The White House Is About to Host an Online Flash Mob on Gun Control

"Now is the time to make your voice heard" on gun control, says the White House.

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President Obama comforts Jillian Soto, sister of Newtown teacher and shooting victim Victoria Soto, as they leave Air Force One at Andrews Air Force Base in Maryland Monday after arriving from Newtown, Conn.

He's made speech after speech. Trip after trip. He's brought the victims of gun violence to Washington, and he's gone to them. His political arm has launched an online ad campaign. President Barack Obama has tried everything he could think of to push for gun control legislation, and now, he's trying an online flashmob campaign.

Sometime likely today, when 10,000 people agree that "now is the time to act" on gun control, 10,000 messages will be sent out simultaneously on Facebook and Twitter. As of this writing, 9,628 have said they agree.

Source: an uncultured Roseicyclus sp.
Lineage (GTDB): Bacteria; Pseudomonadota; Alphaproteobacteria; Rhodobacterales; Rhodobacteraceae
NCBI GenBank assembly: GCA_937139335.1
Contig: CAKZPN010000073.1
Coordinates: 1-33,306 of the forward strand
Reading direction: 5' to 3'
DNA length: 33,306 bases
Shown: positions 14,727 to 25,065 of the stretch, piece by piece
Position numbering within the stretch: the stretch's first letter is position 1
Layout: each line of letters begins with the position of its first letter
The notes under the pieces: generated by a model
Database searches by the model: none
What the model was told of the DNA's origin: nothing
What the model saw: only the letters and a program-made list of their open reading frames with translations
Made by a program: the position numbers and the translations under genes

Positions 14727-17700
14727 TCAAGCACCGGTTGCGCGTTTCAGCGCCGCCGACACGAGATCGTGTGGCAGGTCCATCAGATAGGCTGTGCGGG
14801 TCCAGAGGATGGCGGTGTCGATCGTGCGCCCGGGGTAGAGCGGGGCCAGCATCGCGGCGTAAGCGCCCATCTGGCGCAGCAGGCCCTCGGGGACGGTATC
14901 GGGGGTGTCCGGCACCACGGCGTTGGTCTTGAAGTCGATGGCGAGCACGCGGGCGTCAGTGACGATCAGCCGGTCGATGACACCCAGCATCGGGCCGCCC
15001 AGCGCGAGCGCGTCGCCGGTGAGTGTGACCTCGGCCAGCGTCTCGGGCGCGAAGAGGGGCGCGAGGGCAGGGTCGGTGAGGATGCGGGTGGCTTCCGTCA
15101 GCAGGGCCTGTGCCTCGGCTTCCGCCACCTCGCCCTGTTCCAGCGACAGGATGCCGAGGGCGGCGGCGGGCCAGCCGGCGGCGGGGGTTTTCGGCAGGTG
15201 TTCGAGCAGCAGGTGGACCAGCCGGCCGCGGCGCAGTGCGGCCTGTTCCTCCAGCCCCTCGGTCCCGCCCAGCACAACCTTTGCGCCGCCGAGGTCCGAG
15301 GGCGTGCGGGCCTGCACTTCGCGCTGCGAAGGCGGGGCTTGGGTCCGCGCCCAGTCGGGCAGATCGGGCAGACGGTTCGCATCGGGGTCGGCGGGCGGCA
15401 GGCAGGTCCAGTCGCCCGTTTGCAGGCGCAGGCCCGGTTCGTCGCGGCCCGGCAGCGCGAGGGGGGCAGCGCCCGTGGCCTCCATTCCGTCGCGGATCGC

[READ: States Introduced More Than 1,000 Gun Bills Last Year]

"If you want to do something to prevent future tragedies like the one in Newtown, now is the time to act," the White House writes on its "Thunderclap" web page, a sort of online flashmob service designed to raise awareness about a particular issue. "Now is the time to make your voice heard... Our voices are louder when we speak together."

Obama's plan to reduce gun violence includes both executive actions and new legislation that would ban assault and high-capacity magazines, require background checks for all gun sales and increase access to mental health treatment.

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